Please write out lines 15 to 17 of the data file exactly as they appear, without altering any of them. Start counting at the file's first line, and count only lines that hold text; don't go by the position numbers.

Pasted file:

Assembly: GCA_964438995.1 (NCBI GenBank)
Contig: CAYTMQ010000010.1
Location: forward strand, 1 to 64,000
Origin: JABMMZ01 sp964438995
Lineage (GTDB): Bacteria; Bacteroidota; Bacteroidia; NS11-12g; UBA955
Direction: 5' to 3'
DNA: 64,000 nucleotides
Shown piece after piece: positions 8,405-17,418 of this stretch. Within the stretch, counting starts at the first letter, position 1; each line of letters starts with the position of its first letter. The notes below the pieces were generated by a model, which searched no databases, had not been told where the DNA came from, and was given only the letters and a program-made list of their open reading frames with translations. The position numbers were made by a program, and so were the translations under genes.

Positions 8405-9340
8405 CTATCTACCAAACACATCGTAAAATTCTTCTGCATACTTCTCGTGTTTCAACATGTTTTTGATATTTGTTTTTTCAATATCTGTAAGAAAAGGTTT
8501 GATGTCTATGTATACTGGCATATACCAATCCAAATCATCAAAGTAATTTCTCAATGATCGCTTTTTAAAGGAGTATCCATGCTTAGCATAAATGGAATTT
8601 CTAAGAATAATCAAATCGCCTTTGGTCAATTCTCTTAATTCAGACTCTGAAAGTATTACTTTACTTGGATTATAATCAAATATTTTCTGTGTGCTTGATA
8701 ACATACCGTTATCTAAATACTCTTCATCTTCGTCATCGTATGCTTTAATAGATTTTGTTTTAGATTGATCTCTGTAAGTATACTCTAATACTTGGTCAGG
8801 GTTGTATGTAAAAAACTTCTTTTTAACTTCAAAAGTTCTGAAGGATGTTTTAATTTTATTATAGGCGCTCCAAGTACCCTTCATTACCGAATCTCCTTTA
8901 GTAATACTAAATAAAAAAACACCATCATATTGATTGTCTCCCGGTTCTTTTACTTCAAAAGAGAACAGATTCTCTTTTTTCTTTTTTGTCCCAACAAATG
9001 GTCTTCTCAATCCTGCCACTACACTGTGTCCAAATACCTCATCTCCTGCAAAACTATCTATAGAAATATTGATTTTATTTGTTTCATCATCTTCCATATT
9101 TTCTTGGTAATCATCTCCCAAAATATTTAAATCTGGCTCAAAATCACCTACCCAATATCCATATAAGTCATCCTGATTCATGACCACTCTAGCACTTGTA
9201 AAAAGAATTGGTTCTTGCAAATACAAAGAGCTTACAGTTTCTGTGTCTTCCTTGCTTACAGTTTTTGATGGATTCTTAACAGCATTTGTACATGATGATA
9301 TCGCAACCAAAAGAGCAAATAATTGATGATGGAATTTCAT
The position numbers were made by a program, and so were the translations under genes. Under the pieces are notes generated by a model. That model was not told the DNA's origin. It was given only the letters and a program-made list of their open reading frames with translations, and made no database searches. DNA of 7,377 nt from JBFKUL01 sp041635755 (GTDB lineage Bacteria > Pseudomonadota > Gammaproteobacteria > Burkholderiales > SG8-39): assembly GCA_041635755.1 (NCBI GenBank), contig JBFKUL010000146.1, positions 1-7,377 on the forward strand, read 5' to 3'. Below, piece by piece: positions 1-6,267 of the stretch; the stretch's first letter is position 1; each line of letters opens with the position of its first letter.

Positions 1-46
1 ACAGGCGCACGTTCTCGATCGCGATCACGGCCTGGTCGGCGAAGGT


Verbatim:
8901 GTAATACTAAATAAAAAAACACCATCATATTGATTGTCTCCCGGTTCTTTTACTTCAAAAGAGAACAGATTCTCTTTTTTCTTTTTTGTCCCAACAAATG
9001 GTCTTCTCAATCCTGCCACTACACTGTGTCCAAATACCTCATCTCCTGCAAAACTATCTATAGAAATATTGATTTTATTTGTTTCATCATCTTCCATATT
9101 TTCTTGGTAATCATCTCCCAAAATATTTAAATCTGGCTCAAAATCACCTACCCAATATCCATATAAGTCATCCTGATTCATGACCACTCTAGCACTTGTA